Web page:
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Vancouver Island

Photo © Utrecht

Travel Guide North America Canada British Columbia Vancouver Island

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Introduction

Pacific Rim National Park, Vancouver Island

Pacific Rim National Park, Vancouver Island

© All Rights Reserved Utrecht

Vancouver Island, in British Columbia, sits on the west coast of Canada. It is home to around 760,000 residents. Nearly half of these (344,630) live in Greater Victoria.

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History

The island was first explored by Europeans when British and Spanish expeditions arrived in the late 18th century. It was originally named Quadra's and Vancouver's Island in commemoration of the friendly negotiations held by Spanish commander of the Nootka Sound settlement, Juan Francisco de la Bodega y Quadra, and by British naval captain George Vancouver in Nootka Sound in 1792, to find a solution to the Nootka Crisis. Quadra's name was eventually dropped and it has since been known solely as Vancouver Island. It is one of several North American locations named after George Vancouver, the British Royal Navy officer who explored the Pacific Northwest coast of North America between 1791 and 1794.

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Geography

Vancouver Island covers 32,134 square kilometres and is the largest island off the North American west coast.
The island is 460 kilometres in length, 80 kilometres in width at its widest point. It is the world's 43rd largest island, Canada's 11th largest island, and Canada's second most populous island after the Island of Montreal. Along with most of the southern Gulf Islands, plus various minor islands offshore from its southern end, the southern part of Vancouver Island is the only part of British Columbia (and of Western Canada) that lies south of the 49th Parallel. The area has one of the warmest climates in Canada and since the mid-1990s has been mild enough in a few areas to grow subtropical Mediterranean crops such as olives and lemons.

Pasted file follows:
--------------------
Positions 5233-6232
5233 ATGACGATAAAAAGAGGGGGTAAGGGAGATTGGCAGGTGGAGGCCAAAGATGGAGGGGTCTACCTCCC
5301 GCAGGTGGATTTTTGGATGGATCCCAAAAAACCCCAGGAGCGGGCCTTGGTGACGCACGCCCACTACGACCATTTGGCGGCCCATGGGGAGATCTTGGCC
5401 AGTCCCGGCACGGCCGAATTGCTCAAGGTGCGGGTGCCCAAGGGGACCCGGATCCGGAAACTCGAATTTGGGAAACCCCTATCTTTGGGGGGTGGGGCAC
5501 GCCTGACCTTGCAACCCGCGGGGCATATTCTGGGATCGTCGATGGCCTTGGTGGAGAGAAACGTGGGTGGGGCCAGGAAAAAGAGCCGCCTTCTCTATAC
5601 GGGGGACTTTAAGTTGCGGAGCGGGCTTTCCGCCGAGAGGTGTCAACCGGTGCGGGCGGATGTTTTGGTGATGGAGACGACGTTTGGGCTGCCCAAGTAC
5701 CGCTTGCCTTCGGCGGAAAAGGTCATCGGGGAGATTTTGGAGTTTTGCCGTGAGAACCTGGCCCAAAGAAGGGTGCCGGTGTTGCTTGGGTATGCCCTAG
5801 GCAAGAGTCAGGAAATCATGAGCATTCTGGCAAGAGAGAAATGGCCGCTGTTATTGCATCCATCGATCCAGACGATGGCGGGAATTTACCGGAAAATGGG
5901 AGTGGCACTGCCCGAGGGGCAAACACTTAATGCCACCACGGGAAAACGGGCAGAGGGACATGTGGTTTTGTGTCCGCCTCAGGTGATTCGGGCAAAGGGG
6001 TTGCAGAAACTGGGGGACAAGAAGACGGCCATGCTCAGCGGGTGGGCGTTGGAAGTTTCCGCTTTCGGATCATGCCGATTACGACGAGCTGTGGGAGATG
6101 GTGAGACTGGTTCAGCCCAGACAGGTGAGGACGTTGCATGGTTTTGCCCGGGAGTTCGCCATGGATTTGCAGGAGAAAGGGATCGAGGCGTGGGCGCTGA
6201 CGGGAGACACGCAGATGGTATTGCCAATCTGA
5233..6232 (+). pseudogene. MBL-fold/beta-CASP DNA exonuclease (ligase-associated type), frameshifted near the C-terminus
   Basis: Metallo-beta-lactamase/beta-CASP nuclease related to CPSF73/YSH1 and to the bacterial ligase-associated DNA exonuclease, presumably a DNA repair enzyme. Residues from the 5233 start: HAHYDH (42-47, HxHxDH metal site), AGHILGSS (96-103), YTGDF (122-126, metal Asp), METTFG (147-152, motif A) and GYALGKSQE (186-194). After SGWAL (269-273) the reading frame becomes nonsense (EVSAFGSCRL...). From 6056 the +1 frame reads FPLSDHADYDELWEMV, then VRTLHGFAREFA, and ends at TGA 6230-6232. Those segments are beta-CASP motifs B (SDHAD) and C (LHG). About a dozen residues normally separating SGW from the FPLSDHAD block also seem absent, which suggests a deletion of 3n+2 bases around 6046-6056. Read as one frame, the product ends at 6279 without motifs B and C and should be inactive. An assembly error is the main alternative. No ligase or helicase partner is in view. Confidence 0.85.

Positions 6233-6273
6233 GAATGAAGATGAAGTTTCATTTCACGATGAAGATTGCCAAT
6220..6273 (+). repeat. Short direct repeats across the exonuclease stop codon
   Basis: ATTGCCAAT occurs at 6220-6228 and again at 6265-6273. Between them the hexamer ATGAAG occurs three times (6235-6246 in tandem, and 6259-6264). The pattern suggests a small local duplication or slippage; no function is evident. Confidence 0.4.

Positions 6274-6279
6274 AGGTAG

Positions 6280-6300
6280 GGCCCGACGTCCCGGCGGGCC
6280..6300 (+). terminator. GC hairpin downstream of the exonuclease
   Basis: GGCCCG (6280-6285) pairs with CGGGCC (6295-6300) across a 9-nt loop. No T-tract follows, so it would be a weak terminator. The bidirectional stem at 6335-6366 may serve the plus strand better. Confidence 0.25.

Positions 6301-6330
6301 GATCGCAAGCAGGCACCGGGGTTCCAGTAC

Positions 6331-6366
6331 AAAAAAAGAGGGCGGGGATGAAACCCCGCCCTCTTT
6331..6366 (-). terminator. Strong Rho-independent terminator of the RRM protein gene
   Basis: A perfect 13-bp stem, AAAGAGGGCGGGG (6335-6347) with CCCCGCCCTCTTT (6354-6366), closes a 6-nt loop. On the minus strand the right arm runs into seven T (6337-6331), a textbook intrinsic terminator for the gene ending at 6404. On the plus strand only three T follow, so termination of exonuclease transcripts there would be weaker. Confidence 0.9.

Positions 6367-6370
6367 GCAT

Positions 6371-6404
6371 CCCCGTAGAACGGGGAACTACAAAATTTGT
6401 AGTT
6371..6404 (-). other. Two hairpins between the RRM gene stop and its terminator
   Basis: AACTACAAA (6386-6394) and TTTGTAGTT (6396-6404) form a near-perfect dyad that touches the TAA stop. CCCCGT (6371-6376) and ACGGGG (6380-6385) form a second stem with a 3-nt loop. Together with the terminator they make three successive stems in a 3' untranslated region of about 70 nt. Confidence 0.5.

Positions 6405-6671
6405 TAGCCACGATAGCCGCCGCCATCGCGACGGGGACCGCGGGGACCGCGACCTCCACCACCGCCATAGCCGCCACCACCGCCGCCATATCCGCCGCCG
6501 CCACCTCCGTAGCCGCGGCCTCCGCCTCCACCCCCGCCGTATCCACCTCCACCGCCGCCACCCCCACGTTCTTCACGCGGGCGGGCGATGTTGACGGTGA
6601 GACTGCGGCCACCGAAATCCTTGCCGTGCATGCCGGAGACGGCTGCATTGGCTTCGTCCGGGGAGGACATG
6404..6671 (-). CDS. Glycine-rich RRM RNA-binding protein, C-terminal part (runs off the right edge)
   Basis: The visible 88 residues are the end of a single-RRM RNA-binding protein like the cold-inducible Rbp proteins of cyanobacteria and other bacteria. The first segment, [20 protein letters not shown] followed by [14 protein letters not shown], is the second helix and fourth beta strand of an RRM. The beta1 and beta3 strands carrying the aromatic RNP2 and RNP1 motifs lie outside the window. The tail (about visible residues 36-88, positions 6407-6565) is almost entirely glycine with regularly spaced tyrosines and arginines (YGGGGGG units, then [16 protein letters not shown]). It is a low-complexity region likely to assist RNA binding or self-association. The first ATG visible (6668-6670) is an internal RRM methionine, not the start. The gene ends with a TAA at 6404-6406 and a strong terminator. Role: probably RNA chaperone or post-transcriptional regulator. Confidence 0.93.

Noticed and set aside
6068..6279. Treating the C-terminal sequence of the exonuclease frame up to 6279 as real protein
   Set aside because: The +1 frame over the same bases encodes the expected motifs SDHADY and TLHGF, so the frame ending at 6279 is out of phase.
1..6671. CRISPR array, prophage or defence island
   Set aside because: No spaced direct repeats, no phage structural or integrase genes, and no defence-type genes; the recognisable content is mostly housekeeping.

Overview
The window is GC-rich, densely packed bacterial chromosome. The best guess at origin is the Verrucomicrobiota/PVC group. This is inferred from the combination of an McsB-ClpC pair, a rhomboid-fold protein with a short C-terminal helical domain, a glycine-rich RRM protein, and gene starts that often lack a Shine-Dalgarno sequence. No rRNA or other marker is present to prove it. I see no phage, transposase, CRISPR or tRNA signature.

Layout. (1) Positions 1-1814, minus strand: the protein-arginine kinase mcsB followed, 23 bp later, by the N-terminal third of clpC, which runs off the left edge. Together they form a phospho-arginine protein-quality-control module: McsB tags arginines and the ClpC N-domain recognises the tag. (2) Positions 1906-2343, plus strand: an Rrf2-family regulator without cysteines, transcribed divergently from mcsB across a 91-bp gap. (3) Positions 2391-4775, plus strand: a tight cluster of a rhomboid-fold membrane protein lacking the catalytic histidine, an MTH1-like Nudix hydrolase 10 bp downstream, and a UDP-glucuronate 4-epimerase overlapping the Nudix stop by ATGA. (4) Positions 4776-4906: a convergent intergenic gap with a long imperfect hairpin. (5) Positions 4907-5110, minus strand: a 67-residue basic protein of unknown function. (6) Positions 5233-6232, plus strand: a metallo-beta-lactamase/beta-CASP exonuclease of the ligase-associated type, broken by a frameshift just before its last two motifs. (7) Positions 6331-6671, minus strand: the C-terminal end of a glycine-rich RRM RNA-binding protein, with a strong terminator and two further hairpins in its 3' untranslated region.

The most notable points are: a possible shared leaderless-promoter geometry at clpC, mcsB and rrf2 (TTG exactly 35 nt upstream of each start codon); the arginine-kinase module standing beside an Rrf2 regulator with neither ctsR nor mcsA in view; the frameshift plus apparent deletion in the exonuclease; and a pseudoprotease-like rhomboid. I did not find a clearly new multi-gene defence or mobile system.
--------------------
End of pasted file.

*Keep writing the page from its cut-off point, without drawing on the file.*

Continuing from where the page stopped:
The Island separated from the mainland of British Columbia by Johnstone Strait and Queen Charlotte Strait on the north and northeast, and by the Strait of Georgia on the southeast, which along with the Strait of Juan de Fuca along its southwest separate it from the United States (the Straits of Georgia and Juan de Fuca are now officially also part of the Salish Sea, which includes Puget Sound as well). West of the island is the open Pacific Ocean, while to its north is Queen Charlotte Sound.

The Vancouver Island Ranges run most of the length of the island, dividing it into a wet and rugged west coast and a drier, more rolling east coast. The highest point in these ranges and on the island is the Golden Hinde, at 2,195 metres. Located near the centre of Vancouver Island in 2,500 square kilometres Strathcona Provincial Park, it is part of a group of peaks that include the only glaciers on the island, the largest of which is the Comox Glacier. The west coast shoreline is rugged and in many places mountainous, characterized by its many fjords, bays, and inlets. The interior of the island has many lakes (Kennedy Lake, north of Ucluelet, is the largest) and rivers.